Although the mitochondrial metabolism responses to warm acclimation have been widely studied in fish, the time course of this process is less understood. Here, we characterise changes of rainbow trout (Oncorhyncus mykiss) cardiac mitochondrial metabolism during acute warming from 10 to 16°C, and during the subsequent warm acclimation for 39 days (D). We repeatedly measured mitochondrial O2 consumption in cardiac permeabilized fibers and functional integrity of mitochondria (i.e. mitochondrial coupling and cytochrome c effect) at two assay temperatures (10 and 16°C), as well as citrate synthase (CS) and lactate dehydrogenase (LDH) activities at room temperature. LDH and CS activities significantly increased between D0 (10°C acclimated fish) and D1 (acute warming to 16°C), while mitochondrial O2 consumption measured at respective in vivo temperatures did not change. Enzymatic activities and mitochondrial O2 consumption rates significantly decreased by D2, and remained stable during warm acclimation (D2-39). The decrease in rates of O2 between D0 and D1 coincided with an increased cytochrome c effect and a decreased mitochondrial coupling, suggesting a structural/functional impairment of mitochondria during acute warming. We suggest that after two days of warm acclimation, a new homeostasis is reached, which may involve removal of dysfunctional mitochondria. Interestingly, from D2 onward, there was a lack of differences in mitochondrial O2 consumption rates between the assay temperatures, suggesting that warm acclimation reduces the acute thermal sensitivity of mitochondria. This study provides significant knowledge on the thermal sensitivity of cardiac mitochondria that is essential to delineate the contribution of cellular processes to warm acclimation.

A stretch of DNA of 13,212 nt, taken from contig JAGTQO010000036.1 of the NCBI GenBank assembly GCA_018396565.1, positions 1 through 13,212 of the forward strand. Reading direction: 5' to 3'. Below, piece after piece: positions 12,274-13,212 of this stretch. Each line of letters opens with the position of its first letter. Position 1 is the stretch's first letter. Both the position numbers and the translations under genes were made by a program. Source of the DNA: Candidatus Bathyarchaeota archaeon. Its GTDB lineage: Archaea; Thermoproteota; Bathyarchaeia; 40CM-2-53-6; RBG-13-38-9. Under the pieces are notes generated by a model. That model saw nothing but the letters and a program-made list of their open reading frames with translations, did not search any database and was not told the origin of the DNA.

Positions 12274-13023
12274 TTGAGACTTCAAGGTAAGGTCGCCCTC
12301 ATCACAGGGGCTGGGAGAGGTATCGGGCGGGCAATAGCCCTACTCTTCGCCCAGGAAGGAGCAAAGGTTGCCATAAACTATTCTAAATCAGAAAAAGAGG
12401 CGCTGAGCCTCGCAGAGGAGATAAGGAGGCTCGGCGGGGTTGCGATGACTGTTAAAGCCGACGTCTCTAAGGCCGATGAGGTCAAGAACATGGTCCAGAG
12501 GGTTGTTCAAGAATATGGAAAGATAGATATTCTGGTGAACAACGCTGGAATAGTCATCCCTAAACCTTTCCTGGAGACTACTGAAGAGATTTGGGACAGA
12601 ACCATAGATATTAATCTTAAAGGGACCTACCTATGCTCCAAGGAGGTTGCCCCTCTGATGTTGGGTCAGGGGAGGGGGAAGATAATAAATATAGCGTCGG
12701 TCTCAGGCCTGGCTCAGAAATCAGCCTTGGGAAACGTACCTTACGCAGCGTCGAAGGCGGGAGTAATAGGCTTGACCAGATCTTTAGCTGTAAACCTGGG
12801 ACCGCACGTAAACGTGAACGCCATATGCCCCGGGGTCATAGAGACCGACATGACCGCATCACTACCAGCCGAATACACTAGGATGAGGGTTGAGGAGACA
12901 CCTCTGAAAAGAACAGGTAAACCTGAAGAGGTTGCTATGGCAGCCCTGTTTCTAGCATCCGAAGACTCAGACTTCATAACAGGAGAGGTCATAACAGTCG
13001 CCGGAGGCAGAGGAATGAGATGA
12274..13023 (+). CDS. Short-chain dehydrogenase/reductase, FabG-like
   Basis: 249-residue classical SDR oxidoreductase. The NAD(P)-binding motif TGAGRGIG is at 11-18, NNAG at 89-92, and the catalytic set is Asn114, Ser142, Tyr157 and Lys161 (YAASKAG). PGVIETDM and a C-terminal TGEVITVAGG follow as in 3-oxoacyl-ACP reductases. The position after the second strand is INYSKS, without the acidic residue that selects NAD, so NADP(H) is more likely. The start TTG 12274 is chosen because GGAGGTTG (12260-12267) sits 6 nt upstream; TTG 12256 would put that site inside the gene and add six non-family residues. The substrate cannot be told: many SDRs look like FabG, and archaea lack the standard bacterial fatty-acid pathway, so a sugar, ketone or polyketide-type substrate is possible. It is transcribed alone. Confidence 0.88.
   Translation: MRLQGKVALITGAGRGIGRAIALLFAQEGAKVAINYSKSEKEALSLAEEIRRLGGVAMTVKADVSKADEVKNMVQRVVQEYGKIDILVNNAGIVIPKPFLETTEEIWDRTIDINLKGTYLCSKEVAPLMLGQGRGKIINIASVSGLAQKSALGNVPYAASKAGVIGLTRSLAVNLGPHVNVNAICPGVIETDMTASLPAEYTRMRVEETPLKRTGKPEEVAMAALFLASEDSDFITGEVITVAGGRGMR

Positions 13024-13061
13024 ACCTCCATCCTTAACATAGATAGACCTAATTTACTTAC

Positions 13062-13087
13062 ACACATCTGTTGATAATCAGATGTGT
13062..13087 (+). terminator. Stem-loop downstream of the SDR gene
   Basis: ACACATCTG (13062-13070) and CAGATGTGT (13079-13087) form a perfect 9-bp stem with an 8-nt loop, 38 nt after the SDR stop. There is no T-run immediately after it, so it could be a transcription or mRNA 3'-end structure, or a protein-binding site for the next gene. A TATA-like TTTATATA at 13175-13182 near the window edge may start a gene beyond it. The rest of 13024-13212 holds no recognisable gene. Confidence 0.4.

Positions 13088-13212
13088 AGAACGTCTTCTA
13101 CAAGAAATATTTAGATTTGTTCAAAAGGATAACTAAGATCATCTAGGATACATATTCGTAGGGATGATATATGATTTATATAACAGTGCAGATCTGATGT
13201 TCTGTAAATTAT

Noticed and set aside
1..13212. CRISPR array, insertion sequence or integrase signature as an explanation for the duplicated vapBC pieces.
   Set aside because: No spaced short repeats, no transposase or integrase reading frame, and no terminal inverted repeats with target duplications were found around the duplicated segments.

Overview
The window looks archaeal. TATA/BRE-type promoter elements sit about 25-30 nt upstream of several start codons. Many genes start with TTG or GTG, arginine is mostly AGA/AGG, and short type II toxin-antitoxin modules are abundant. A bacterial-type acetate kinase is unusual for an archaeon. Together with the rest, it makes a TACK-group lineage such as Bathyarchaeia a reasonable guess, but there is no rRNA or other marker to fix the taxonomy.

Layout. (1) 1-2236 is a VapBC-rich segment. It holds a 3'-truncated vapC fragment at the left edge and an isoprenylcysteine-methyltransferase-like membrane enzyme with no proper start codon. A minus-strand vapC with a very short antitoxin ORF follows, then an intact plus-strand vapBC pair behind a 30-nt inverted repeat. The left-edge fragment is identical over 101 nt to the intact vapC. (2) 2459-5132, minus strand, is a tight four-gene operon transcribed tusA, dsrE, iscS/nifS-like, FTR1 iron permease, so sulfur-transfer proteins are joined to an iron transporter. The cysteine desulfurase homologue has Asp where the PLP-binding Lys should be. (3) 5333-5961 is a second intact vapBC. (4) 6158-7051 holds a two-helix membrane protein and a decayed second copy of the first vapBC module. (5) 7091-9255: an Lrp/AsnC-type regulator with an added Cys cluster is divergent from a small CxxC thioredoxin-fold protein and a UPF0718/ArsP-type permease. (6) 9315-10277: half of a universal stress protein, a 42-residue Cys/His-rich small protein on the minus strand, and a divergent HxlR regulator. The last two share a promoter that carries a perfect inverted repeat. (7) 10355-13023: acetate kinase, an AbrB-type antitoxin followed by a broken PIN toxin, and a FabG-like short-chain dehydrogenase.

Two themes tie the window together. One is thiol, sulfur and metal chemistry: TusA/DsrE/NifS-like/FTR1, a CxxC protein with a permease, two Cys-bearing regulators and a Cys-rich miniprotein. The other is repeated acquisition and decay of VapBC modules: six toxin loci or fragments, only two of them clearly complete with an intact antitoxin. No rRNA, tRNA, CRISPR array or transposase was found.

- Received October 29, 2016.
- Accepted February 13, 2017.
- © 2017. Published by The Company of Biologists Ltd